The Big Idea - Social Media 2.853 billion people use Facebook, as of July 2021. That doesn’t seem theatrical enough! 2,853,000,000 people/36% of everyone on the planet!🌍 Ooooooooooooooooo….
Sometimes, saying less is a far more fruitful way of conveying something vital to know. Imagine if you could write a letter and send it to 36% of the world! You could say anything you wanted. You could pitch conspiracy theories until you’re blue in the face. You could tell the world that the world is flat, it’s doomed, or it’s made of cheese. Conversely, you could announce that the world is ailing from Global Warming, that 10% of humans don’t have enough food, or that we only have one world and one another. Messages of enmity and hope are just as easy to send when you’re connected to 36% of everyone. That is why social media is both a great hope and great danger.
“You, yes you. I don’t like you!”
Can you possibly imagine walking up to someone and declaring to their face, “You, yes you. I do not like you at all!”. It seems absurd. More absurd than a man with triangular eyes and a cubed head! Humans have careful, balanced communication protocols and traditions that we have perfected over millennia to avoid starting wars between tribes, cities, and countries. A king saying something like that to another would elicit certain war and savagery. Now, you can go online, give yourself a nickname, and say anything that comes to mind. Should we be worried? Social media can take the restraints off from the human brain because there isn’t a huge consequence of calling someone a ‘huge smelly slug’. In normal life, you’d have to be ready for an almighty argument and fight. Technology has rewritten the way in which we communicate.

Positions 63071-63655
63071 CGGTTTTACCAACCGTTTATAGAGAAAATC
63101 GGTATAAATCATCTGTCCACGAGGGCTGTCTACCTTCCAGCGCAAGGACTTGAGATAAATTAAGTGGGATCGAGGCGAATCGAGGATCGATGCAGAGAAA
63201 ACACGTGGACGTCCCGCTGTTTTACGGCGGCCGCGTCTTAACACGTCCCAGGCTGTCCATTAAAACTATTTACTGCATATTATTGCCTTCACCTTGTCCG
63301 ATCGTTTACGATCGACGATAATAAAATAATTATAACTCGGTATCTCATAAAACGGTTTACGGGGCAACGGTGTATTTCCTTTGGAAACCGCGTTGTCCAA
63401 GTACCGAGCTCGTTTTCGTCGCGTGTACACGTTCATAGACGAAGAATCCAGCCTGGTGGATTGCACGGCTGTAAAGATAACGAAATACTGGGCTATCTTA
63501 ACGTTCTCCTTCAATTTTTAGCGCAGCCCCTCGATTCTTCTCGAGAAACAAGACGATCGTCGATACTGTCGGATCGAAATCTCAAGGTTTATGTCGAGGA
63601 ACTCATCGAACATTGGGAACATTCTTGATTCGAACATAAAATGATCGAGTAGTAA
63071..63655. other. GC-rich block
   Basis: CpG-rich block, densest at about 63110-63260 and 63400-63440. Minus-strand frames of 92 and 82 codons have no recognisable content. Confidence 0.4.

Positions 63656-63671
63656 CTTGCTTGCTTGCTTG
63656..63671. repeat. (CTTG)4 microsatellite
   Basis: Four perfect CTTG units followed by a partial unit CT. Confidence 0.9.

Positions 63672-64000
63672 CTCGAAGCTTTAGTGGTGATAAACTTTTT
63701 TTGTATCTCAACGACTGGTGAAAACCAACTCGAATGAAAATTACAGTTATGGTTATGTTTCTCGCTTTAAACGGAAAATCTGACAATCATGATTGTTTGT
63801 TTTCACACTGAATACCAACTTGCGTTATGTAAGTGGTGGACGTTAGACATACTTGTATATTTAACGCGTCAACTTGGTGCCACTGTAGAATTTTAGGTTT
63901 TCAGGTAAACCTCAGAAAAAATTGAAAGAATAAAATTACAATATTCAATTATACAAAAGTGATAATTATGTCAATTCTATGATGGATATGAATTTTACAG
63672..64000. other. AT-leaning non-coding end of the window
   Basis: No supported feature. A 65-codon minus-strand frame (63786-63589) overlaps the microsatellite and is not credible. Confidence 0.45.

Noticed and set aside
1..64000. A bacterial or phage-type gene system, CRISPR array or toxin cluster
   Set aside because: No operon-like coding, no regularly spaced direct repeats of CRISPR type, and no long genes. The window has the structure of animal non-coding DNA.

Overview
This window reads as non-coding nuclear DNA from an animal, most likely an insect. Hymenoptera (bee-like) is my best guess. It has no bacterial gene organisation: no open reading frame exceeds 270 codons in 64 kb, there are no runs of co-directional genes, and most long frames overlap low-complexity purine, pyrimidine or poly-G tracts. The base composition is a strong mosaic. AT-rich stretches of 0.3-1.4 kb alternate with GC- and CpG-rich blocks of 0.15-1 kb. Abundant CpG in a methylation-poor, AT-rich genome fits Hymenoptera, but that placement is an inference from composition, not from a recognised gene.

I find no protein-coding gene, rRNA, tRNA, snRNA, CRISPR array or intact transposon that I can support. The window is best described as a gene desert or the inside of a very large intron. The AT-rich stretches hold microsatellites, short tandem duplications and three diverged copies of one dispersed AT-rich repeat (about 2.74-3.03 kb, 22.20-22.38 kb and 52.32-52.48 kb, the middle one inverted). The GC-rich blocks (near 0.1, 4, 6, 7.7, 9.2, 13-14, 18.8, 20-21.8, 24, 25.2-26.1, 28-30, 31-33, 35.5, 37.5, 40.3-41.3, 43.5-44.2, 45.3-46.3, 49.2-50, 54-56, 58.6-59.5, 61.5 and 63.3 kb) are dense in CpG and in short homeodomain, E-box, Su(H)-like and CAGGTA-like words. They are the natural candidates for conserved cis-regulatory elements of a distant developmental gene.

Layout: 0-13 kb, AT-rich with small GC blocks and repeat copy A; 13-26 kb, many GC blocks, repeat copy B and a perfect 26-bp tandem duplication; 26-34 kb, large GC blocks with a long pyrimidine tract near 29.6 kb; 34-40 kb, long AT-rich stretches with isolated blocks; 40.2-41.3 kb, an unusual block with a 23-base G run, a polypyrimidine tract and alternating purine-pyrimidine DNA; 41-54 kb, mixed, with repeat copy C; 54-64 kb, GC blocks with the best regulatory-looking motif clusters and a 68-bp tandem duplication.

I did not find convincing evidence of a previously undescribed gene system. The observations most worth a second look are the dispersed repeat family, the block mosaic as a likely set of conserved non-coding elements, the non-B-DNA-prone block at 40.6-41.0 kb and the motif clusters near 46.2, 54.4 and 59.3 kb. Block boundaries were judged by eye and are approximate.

Rise up, down with the tyrants!
It’s not all bullying and taunts, of course, for social media can shine like a beacon when trouble is afoot. A society of smartphone users can communicate with millions of people around them to protest against a government, as citizens did in Hong Kong, and meet to fight a perceived injustice. However, they can also organise bands of militia to storm the Capitol Building in Washington D.C. The real challenge is knowing when it is wrong, unjust, and hazardous and when it is noble, worthwhile, and needed. How can that decision be made? Who should make it?
A perspective on Social Media is that it gives people a voice they’d never have otherwise to convey their thoughts and connect with like-minded people. You can watch a video on Napoleon - https://www.youtube.com/watch?v=8aq_gRfmjgY - and have a huge, messy discussion in the comments or trawl through millions of pomeranian pictures on instagram. There are countless groups for people to connect with digitally that they would never find in a normal, physical world. Social media can enrich a dull life. On the other hand, there are probably groups on marrying squirrels, making houses made of cake, and the benefits of never washing your hands. Be careful!